Hugh Jackman is one fine piece of manhood. What this has to do with Barack Obama you’ll have to bear with me a moment and you shall see. If you have not yet been to see the movie Wolverine, Jackman’s fourth outing as that character, wait no longer, get thee hence to your nearest Cineplex, spring for some popcorn and sit back and enjoy. That man is one of the hottest things on two legs walking around right now. He has that old world charm, the winning smile, he can act, he can dance, he can sing, he seems very secure in himself, loves his wife etc. In short, he is what Victorians used to describe as a “fine figure of a man”. Yes, I would definitely stand around waiting for Hugh.

The most asked (inane) question before/during/after the recent Summit: are you going to see/see/have seen Barack Obama? It would appear that the Summit began and end with the Golden One for most people. You may remember that the leader who got my pulse up was/is Brazil’s Lula, Barack, oh yeah, nice but whatever. I don’t really rave about anybody, other than Hugh of course, the rich and famous are just richer and more, well known versions of us ordinary folk, what’s the big deal? If anybody told me that I and eight of my colleagues would be thundering down fourteen flights of stairs to position ourselves so that we could catch a glimpse of Barack Obama as he pulled up in the “Beast” at the hotel, I would have fallen over laughing.

We are all sensible women and men, we were all pretty jaded by the time Summit arrival day rolled around, and we’d been seeing leaders pretty much most of the day. So when I got the text from Johanna, the White House press lady about “wheels down” I wasn’t too hot and bothered. Watching the arrivals on TV while we worked, suddenly the pressure started to build and all of a sudden we realized that we were where half the country wanted to be. And that’s when the insanity took hold; like the idiots we are, we flung open the doors to the stairs because the elevators took too long, and thundered like a herd of renegade elephants down first one, then two and finally all fourteen flights to make it to the ground floor. As though the man was a rock star and we a bunch of demented groupies, in hindsight, it’s kind of embarrassing. We, so formerly blasé about the waiting for Barack thing, caught in the act as it where.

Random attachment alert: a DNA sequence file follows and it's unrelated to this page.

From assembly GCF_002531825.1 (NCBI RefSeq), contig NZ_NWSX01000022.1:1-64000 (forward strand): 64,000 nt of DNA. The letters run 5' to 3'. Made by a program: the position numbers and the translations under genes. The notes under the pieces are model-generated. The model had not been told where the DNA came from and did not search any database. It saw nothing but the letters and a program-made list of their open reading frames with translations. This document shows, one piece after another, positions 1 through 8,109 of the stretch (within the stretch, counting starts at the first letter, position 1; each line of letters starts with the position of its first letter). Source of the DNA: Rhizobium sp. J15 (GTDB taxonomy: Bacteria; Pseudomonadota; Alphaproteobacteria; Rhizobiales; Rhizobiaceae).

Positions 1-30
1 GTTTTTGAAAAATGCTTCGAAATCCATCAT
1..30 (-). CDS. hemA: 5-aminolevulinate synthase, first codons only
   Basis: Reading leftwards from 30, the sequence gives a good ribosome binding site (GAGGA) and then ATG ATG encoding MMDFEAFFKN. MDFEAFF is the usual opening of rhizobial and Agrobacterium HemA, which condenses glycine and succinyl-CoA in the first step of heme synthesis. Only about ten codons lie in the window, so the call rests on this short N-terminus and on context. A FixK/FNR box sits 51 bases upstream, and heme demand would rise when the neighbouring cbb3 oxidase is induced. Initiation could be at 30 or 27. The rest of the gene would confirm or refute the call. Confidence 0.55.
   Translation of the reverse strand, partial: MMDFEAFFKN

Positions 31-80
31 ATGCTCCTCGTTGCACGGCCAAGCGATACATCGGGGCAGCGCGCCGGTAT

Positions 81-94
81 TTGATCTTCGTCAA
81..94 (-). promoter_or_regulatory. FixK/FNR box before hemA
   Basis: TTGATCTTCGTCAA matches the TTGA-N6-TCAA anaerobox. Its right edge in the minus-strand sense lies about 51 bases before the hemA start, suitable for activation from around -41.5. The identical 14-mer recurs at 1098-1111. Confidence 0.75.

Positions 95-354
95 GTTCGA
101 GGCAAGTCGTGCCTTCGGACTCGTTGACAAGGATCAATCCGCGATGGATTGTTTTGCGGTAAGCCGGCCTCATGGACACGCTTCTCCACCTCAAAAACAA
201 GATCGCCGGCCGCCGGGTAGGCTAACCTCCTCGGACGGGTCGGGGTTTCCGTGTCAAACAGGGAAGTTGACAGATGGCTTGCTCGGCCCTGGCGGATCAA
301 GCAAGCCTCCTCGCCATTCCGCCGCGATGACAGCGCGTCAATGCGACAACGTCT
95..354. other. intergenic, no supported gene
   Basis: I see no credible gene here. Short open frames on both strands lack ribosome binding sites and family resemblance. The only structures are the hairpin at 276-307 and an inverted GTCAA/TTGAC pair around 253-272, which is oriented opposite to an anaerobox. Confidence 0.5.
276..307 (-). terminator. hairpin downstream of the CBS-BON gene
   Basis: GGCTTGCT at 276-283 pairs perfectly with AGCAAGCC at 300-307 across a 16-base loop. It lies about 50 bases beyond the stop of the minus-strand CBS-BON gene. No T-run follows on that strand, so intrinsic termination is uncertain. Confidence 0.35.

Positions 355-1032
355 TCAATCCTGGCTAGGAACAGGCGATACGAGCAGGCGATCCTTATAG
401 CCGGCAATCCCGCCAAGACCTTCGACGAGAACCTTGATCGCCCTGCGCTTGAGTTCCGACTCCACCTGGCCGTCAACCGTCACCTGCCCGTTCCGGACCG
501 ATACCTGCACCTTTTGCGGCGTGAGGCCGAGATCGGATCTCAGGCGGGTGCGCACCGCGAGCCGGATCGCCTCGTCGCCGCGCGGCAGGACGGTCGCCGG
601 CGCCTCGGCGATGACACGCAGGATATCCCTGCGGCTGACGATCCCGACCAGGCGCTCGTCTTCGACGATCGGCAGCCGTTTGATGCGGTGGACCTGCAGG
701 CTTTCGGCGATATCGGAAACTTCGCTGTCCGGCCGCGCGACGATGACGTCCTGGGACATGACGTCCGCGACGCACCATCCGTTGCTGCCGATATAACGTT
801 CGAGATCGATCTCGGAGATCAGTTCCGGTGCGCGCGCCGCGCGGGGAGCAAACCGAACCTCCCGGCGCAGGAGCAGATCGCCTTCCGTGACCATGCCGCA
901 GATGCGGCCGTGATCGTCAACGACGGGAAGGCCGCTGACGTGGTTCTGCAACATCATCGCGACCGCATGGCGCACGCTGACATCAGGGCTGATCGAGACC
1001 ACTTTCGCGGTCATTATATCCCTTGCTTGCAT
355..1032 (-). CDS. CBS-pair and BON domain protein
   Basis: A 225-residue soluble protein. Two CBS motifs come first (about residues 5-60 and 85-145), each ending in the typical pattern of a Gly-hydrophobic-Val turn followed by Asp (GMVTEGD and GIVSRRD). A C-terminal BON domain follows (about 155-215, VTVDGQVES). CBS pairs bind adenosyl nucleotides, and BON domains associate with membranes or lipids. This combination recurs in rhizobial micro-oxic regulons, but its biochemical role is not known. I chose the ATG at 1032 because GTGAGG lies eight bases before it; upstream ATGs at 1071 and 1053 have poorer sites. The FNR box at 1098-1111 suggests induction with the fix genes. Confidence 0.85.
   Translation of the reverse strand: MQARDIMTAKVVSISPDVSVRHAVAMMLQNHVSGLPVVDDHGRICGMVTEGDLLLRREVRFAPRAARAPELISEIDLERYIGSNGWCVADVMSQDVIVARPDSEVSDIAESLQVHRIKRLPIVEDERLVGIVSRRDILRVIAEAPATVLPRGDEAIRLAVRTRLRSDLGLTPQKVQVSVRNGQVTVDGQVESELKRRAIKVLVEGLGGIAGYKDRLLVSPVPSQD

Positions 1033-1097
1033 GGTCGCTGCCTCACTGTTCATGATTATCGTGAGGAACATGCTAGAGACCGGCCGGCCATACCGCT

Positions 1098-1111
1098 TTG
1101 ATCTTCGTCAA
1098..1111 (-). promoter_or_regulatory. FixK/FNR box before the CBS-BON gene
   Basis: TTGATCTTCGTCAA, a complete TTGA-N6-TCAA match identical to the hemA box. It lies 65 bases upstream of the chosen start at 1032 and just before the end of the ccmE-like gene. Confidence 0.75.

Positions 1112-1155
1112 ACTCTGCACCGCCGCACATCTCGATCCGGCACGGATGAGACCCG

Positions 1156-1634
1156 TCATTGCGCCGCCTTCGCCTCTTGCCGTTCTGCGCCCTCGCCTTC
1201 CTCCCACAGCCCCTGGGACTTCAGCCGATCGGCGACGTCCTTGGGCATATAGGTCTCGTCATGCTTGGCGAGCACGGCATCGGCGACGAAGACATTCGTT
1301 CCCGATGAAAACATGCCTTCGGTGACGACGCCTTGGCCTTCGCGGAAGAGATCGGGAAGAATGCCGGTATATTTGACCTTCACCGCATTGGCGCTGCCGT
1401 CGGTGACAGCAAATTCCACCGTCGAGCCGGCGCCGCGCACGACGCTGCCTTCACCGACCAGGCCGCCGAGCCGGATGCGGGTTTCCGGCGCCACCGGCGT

So the answer to the above question is yes, I did see the man, a few dozen times, I stood right next to him, no, no pictures, that would be crass - I was working. I got to know the Secret Service dudes and the White House press office and am now back to being all blasé. Yes, he is tall, he’s slimmer than he appears on TV, he’s very polite and has that aura of quiet authority. Like Hugh, he is a fine figure of a man, but truthfully; I’d probably trample you to get to Hugh, Barack, not so much.